Get your Typo3 Website to Maximum Speed on Google Pagespeed Insights

... and make it super fast, performant and well structured, too

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How to get 100% on Google Pagespeed Insights and make your Typo3 website really fast

Use caching from the browser and server

Use caching for all resources, especially Javascript and cascading stylesheets. This is done on the one hand via the .htaccess file (Apache web server). On the other hand, content management systems such as Typo3 offer the possibility to cache resources. This is already active by default and the cache can be emptied, for example, via the flash icons in the upper bar of your backend. Use this cache flushing only when it is really needed and preferably only for individual pages instead of globally. The emptying of a cache for individual pages can be found in the page module by clicking on the corresponding page at the top right (also a lightning symbol).

Example entry of a .htaccess file:

# turns cache on for 1 month
<IfModule mod_expires.c>
 ExpiresActive On
 ExpiresByType text/css "access plus 1 month"
 ExpiresByType text/javascript "access plus 1 month"
 ExpiresByType text/html "access plus 1 month"
 ExpiresByType application/javascript "access plus 1 month"
 ExpiresByType image/gif "access plus 1 month"
 ExpiresByType image/jpeg "access plus 1 month"
 ExpiresByType image/png "access plus 1 month"
 ExpiresByType image/x-icon "access plus 1 month"
<ifmodule mod_headers.c>
 <filesmatch "\\.(ico|jpe?g|png|gif|swf)$">
  Header set Cache-Control "max-age=2592000, public"
 <filesmatch "\\.(css)$">
  Header set Cache-Control "max-age=604800, public"
 <filesmatch "\\.(js)$">
  Header set Cache-Control "max-age=216000, private"

Cache external resources and change expiration date

For example, to properly cache Google Analytics and its Javascript library ga_analytics.js and gtm.js, you can easily download these libraries with PHP:

public function execute () {
    $ ganalytics = file_get_contents ('');
    file_put_contents ($ this-> analyticsDir.'analytics.js', $ ganalytics);
    $ gtm = file_get_contents ('');
    // Replace the resource of analytics.js with a local one
    $ gtm = str_replace ('', 'www.IHREDOMAIN.tld / typo3conf / ext / YOUREXTENSIONKEY / Resources / Public / js /', $ gtm);
    file_put_contents ($ this-> analyticsDir.'gtm.js', $ gtm);

    // $ logMessage = 'Class:'. get_class ($ this). ', UID:'. $ this-> getTaskUid (). '(message: pulled resources successfully)';
    $ logMessage = "Analytics pulled successfully";
    $ This- & gt; scheduler & gt; log ($ logMessage);

    return true;

The snippet above shows a function in a controller, which uses the Scheduler incl. Cronjob to download the two JS files every 15 minutes and in gtm.js exchanges the resource for ga_analytics.js with the local one and then saves this file. After that, all you need to do is refer to the local gtm.js in your Analytics snippet, and Google Pagespeed Insights will no longer report an error if you've set up a browser for all JS files on your server.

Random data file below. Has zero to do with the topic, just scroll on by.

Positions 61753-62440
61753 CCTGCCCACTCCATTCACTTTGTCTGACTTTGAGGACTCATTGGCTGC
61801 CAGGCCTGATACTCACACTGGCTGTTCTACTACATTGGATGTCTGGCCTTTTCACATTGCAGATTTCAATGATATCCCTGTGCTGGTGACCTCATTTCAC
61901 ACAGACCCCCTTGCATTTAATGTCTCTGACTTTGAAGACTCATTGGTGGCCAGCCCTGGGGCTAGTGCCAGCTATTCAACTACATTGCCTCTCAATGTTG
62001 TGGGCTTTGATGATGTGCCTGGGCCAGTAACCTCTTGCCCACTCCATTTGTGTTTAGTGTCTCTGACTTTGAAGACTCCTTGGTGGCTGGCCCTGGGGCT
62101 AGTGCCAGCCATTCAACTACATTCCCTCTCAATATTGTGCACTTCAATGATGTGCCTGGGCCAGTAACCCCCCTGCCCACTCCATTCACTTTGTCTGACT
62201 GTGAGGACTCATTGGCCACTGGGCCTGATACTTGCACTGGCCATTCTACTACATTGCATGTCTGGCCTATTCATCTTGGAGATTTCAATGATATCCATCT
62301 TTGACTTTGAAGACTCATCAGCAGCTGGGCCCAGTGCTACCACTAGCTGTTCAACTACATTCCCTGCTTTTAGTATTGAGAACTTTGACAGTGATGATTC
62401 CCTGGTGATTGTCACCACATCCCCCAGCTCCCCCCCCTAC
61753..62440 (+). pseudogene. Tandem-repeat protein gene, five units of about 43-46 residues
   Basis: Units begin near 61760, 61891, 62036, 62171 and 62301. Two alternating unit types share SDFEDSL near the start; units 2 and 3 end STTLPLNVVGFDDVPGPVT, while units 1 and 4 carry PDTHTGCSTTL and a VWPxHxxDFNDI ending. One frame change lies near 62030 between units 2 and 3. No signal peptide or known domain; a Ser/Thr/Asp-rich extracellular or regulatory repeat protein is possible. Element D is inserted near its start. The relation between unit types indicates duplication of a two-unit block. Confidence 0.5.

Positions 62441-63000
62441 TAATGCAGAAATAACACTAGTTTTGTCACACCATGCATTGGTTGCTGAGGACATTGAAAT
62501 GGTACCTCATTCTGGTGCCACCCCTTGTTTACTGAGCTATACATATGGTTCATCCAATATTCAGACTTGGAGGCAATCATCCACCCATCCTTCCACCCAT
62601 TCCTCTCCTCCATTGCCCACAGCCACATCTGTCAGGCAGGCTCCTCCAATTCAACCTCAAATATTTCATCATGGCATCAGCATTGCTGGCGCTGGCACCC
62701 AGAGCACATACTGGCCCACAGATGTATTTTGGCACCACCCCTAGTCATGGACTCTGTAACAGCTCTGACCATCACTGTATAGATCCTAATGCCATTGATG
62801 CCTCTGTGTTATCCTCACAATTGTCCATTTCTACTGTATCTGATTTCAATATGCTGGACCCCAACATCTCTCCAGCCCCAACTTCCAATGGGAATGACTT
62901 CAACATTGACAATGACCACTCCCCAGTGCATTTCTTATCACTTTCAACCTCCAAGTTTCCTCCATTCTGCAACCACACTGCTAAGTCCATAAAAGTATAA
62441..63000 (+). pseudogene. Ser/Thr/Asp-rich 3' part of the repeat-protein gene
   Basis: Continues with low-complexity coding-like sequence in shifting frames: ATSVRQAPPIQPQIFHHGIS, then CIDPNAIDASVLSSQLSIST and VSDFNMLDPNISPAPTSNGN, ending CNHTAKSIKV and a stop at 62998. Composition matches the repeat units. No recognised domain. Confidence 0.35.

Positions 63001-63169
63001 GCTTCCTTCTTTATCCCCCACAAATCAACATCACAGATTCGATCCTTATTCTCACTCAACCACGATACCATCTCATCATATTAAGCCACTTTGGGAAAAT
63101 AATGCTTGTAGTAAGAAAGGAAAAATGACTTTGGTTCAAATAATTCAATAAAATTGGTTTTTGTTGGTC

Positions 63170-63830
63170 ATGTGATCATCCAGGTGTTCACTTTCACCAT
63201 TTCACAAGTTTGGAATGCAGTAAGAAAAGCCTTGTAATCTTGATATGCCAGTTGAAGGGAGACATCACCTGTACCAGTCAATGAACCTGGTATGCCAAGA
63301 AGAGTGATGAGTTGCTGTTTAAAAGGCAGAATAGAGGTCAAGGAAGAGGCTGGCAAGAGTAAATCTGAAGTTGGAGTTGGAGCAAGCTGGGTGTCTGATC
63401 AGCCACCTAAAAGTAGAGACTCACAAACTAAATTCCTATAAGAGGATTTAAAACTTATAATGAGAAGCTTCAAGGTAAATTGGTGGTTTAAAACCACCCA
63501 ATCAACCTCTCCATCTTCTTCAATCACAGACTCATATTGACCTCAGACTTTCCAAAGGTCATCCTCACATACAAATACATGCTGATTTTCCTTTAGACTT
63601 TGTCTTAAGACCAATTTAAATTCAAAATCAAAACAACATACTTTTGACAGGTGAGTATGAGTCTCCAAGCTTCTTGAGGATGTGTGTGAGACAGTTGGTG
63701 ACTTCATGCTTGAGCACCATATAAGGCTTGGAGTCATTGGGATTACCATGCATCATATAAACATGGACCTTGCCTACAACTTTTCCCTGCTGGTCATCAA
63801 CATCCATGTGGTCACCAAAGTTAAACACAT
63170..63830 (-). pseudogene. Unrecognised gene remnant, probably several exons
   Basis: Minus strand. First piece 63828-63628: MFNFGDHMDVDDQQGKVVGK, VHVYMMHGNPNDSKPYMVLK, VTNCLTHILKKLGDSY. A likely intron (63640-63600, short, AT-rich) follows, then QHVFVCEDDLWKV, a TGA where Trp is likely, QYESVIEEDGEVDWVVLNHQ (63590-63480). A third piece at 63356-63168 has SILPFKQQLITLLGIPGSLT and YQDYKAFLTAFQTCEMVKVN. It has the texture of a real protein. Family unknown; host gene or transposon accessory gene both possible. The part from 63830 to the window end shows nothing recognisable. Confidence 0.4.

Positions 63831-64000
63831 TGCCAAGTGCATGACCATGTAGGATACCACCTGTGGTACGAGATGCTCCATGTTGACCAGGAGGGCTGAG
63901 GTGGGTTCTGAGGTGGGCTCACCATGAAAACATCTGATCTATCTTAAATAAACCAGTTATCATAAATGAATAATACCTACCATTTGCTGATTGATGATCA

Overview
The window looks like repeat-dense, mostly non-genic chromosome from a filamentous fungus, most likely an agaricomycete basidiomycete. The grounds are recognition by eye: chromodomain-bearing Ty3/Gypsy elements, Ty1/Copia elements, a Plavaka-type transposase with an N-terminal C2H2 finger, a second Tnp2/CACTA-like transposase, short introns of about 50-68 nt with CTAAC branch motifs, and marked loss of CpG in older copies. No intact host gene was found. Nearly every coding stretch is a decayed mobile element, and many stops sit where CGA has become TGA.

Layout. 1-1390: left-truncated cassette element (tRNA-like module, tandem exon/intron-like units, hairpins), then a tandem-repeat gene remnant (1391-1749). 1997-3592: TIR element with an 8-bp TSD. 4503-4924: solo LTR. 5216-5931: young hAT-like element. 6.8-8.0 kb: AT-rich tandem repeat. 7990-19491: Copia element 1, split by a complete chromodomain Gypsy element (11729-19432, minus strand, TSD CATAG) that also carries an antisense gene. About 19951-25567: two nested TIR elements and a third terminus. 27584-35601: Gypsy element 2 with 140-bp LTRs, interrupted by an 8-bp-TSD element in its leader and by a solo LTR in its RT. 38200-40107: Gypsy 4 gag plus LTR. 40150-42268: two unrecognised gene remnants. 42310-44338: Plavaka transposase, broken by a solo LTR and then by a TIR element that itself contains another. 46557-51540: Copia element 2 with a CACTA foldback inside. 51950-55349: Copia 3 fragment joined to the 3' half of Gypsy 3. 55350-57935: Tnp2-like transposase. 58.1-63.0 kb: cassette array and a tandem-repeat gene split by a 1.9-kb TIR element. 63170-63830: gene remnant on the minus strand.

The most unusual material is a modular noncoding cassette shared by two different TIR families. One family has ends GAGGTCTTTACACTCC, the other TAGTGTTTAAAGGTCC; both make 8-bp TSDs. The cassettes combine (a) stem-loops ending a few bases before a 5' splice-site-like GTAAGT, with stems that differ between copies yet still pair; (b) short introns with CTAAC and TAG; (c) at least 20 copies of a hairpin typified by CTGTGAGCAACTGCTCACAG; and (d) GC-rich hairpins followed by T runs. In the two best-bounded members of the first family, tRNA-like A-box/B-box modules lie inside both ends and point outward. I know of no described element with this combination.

Use the compression with gzip

To compress resources on the fly, you can also enable server-side compression in your .htaccess file if you have the gzip module installed. If this is missing, please ask your hoster or server administrator. You should definitely have it installed.
Here are the settings of the htaccess file for resource compression:

# Deflate Compression by FileType
<IfModule mod_deflate.c>
 AddOutputFilterByType DEFLATE text/plain
 AddOutputFilterByType DEFLATE text/html
 AddOutputFilterByType DEFLATE text/xml
 AddOutputFilterByType DEFLATE text/css
 AddOutputFilterByType DEFLATE text/javascript
 AddOutputFilterByType DEFLATE application/xml
 AddOutputFilterByType DEFLATE application/xhtml+xml
 AddOutputFilterByType DEFLATE application/rss+xml
 AddOutputFilterByType DEFLATE application/atom_xml
 AddOutputFilterByType DEFLATE application/javascript
 AddOutputFilterByType DEFLATE application/x-javascript
 AddOutputFilterByType DEFLATE application/x-shockwave-flash

As you can see, you can specify the compression for each file type individually. Of course it depends on your system what you compress, but in general, the more, the better.

CSS offload and properly prioritize

The hardest thing is to have a neat and tidy CSS. Google recommends dividing it into "above the fold" and "below the fold". In the end, this means nothing more than putting the entire visible CSS into one file, and then everything else that comes after that. The best way to determine the visible area is to use the responsive view of Chrome Developer Tools. If you select all the devices you want to support, the visible area is exactly what you see without scrolling down the Y-axis (most web pages do not use X-axis scrolling anymore, but this would be the same) .

In this case, it would be possible, for example, to put the header and the first content elements and their layout in one file and everything else into a second one. Whether you want to load the typography (the layout of your font) immediately or it will be reloaded as soon as the DOM is finished, it is up to you. The less you put in the first file - the slimmer it is - the better.

The biggest CSS trick - load in the footer

To really get the maximum value, you can also load your entire CSS in the footer. Although this leads to the fact that your page almost does not have a stylesheet when loading and therefore looks strange, but bots like Google or tools like page-speed insights are of little interest. And on the other hand, users without a fully loaded page can not act with it anyway; for example, scrolling is blocked, etc.